Skip to main content

Former UK ambassador praises Saudi 'reforms' as torture allegations mount

Jenkins outlined the importance of Bin Salman's economic reforms to UK interests in Middle East. 'Failure is not an option,' he tells London crowd.
Mohammed bin Salman has pledged that Vision 2030 will change the fate of the oil-dependent Gulf kingdom (AFP)

The former UK ambassador to Saudi Arabia, John Jenkins, has praised Saudi Crown Prince Mohammed Bin Salman's latest attempts to diversify the Gulf kingdom's oil-dependent economy.

Speaking at the Policy Exchange Think Tank in London on Monday evening, Jenkins emphasised the urgency of Bin Salman's reforms and how crucial they are to the UK's strategic interests. 

"We should bear in mind that the reform programme Prince Mohammed bin Salman has promoted in Saudi Arabia is precisely the sort of socio-economic reform we have consistently urged upon the Kingdom," said Jenkins during his speech on Monday.  

"Its success matters to us more than ever: failure is not an option."

His praise comes amid widespread concern over Bin Salman's purge, which has led to accusations of torture and the imprisonment of several Saudi princes and prominent businessmen. 

Last week, US diplomats and a Saudi doctor reported that at least 17 people needed hospital treatment after enduring severe beatings during the crackdown on alleged corruption. 

Since the arrests, many commentators - even those fiercely critical of the way it's been conducted - have acknowledged the need for economic reforms, but have questioned whether the campaign is only about curbing corruption and if it will actually solve the country's economic woes.

"He is in a desperate situation. He needs wealth because of the declining oil prices, in addition to his regional wars that he's been launching," Dr Madawi al-Rasheed, a visiting professor at the Middle East Centre at LSE, said at a conference in London on Saudi Arabia hosted by Middle East Monitor (MEMO) on Saturday. "These reforms are an important step to being popular in society and appeal to a wider economic audience.

"To those of you who are journalists, before you hail these reforms as the greatest in Saudi history, please stop and think about the context in which these purges are taking place. His moves have become counter-productive. People who were previously interested in his investments are now having second thoughts."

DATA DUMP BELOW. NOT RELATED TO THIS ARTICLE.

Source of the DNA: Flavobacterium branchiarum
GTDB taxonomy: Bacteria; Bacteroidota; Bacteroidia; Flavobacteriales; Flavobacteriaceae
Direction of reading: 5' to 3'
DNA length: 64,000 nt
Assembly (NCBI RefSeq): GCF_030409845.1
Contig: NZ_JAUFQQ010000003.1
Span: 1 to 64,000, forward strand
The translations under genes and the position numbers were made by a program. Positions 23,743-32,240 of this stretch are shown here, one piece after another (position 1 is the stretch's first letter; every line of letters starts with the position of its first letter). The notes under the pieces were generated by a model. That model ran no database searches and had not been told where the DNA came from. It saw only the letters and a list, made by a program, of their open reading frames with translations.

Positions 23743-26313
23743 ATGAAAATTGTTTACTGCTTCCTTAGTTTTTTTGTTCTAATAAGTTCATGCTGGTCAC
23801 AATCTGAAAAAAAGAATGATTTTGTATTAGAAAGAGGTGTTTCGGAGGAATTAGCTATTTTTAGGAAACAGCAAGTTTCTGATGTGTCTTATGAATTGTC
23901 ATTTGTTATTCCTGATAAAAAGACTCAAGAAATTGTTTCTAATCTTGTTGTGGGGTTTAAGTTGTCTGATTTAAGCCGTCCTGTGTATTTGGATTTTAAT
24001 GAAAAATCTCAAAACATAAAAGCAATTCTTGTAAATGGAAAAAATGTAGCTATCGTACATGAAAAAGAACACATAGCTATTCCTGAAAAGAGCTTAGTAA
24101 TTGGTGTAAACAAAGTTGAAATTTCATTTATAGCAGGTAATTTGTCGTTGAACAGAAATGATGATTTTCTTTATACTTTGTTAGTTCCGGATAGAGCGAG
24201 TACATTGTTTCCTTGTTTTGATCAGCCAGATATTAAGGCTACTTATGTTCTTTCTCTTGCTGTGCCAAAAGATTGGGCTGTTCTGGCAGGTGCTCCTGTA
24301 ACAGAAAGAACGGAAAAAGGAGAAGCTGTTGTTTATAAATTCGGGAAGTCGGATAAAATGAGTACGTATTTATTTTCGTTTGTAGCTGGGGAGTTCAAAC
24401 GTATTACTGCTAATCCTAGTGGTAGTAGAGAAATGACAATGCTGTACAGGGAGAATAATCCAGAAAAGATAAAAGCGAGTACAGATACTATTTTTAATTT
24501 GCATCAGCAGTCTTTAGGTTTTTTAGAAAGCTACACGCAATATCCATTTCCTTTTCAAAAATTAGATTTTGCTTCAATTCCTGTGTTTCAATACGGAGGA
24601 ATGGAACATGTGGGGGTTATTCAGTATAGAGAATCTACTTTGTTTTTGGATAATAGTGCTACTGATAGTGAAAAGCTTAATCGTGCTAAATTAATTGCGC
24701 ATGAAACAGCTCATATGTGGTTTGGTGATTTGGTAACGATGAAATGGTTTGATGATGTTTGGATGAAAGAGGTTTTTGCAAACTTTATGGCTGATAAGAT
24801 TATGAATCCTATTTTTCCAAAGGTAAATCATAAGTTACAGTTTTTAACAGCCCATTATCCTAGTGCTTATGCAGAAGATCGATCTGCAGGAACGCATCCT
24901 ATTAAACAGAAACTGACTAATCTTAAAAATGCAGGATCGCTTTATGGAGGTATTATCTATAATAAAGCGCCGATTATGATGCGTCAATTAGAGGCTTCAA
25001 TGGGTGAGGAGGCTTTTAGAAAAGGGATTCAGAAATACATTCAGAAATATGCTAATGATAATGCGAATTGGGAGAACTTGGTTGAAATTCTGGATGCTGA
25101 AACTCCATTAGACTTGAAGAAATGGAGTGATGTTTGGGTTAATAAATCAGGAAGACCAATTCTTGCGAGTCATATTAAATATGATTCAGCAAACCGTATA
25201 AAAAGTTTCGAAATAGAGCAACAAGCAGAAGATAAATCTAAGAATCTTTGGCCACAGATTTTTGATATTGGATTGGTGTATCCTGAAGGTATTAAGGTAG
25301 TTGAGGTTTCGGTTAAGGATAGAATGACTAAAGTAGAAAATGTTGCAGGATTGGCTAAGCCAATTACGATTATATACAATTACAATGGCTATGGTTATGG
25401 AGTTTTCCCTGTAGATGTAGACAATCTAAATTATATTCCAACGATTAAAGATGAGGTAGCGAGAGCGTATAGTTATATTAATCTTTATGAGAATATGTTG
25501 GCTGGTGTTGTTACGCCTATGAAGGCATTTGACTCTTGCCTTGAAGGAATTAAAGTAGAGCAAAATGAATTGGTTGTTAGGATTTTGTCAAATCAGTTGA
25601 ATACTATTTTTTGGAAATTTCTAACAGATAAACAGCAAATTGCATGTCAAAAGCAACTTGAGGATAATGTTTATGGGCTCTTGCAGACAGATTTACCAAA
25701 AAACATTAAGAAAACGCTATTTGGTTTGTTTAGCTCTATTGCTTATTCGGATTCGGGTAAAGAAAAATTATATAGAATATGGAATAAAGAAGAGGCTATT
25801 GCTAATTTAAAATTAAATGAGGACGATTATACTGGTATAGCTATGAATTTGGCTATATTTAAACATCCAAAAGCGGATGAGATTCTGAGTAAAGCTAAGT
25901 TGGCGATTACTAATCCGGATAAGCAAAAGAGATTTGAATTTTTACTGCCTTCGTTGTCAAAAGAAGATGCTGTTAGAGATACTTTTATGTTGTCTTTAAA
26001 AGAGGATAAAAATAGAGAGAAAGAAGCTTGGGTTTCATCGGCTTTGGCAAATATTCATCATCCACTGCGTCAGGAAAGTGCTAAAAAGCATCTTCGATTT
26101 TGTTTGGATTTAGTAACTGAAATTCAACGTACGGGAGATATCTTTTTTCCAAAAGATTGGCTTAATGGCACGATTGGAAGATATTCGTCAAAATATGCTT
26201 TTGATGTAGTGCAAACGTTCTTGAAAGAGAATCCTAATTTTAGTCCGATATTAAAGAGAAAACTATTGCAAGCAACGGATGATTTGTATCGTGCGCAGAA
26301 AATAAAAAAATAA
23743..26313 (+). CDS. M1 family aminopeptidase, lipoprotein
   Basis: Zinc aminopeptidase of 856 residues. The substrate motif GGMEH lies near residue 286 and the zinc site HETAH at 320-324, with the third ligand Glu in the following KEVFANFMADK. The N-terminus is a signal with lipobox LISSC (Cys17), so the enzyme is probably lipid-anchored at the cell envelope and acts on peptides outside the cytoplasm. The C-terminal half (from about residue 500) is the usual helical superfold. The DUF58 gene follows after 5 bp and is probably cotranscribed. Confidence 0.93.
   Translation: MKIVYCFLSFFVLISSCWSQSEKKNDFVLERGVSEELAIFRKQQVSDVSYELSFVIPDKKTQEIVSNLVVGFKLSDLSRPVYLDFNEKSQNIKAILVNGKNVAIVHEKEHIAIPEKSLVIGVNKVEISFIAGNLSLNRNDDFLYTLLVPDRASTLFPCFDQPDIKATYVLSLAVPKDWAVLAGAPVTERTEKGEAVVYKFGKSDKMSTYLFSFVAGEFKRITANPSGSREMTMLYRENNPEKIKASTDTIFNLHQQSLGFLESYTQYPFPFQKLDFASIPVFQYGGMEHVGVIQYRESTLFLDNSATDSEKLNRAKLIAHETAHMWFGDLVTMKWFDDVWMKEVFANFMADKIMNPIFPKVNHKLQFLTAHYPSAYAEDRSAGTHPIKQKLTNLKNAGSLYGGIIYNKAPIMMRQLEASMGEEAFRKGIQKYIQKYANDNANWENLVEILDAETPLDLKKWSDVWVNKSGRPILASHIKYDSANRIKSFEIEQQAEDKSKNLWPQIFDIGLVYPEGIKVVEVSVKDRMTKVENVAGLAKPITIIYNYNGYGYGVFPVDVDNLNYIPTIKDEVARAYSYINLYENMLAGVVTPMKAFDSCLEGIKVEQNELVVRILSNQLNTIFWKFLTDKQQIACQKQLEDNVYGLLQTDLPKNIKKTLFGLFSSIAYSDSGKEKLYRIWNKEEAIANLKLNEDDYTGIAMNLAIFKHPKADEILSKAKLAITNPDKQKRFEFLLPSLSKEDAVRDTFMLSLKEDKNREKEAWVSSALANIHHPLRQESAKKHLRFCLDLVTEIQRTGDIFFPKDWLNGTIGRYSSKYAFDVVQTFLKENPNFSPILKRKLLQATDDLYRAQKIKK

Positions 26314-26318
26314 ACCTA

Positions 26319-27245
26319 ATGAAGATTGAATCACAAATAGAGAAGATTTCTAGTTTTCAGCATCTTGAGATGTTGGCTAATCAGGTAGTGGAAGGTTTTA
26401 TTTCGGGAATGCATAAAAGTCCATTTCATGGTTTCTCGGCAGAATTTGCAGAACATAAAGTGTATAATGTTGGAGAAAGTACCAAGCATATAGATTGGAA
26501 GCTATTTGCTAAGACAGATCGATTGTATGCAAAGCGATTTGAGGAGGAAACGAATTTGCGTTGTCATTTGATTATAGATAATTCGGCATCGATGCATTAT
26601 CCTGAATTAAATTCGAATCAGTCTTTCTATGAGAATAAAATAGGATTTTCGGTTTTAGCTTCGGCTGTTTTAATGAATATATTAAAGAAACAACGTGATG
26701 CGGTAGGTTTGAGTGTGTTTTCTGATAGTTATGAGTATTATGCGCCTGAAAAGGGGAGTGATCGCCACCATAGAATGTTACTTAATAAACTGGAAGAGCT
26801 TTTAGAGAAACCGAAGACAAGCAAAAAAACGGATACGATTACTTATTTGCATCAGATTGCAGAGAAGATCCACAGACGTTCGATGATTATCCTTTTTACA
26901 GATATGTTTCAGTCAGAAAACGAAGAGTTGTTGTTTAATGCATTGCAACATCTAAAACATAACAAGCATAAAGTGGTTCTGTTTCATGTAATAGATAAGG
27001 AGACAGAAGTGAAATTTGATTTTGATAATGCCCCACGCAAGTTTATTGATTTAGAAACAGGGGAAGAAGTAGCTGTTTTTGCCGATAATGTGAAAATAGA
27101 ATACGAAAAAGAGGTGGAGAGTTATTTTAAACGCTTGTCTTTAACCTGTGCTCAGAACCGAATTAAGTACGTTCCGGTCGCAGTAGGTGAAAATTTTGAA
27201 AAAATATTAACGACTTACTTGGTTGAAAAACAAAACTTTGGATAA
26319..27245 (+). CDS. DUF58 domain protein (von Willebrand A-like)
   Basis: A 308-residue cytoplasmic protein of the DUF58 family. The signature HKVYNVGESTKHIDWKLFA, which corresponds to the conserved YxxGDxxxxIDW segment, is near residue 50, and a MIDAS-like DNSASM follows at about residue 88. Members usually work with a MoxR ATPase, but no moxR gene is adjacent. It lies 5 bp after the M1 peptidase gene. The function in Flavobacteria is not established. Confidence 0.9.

Author of Muslim Brotherhood report

Jenkins, who co-authored the UK government's report into the Muslim Brotherhood, also used his speech to criticise the political movement.

"The Muslim Brotherhood gives little space to the tolerance, choice and individual freedoms we claim to value. It has no commitment to democratic choice as the fundamental expression of a political community," the former diplomat said. 

Released in 2016, the Jenkins report did not find direct links between the UK Brotherhood and "radical" Islam but said that membership could be a “possible indicator of extremism” and that the group had been a “rite of passage” to violence for some members.

Experts, however, told the UK parliamentary foreign affairs committee last year that the report over-emphasised the group's links to violence.

Critics of the report also accused Britain of conducting the investigation under pressure from Gulf allies.

That concern was heightened when documents emerged that the UAE has threatened to cut lucrative arms deals with the UK, stop inward investment and cut intelligence cooperation if former UK prime minister David Cameron did not act against the Muslim Brotherhood.

He also framed the current diplomatic crisis in the Gulf between Saudi Arabia and Qatar as being more than a "clash of egos".

"The crisis arises out of the logic of five decades of Gulf socio-economic development, the evolution of different politically legitimating discourses and the urgent challenge of all varieties of political Islamism." 

The report into the Muslim Brotherhood, which Jenkins co-authored, over-emphasised the group's connection to violence, and at times lacked nuance, according to experts who spoke last year to the UK's parliamentary foreign affairs committee. 

Jenkins served as the UK ambassador to Saudi Arabia until 2015 after he finished his posting in Libya following Muammar Gaddafi's removal from power. 

Prior to his posting in Tripoli, however, Jenkins served as the UK's ambassador to Iraq. 

Before his departure from the UK Foreign and Commonwealth office, Jenkin was the FCO's senior Arabist. 

Stay informed with MEE's newsletters

Sign up to get the latest alerts, insights and analysis, starting with Turkey Unpacked

Middle East Eye delivers independent and unrivalled coverage and analysis of the Middle East, North Africa and beyond. To learn more about republishing this content and the associated fees, please fill out this form. More about MEE can be found here.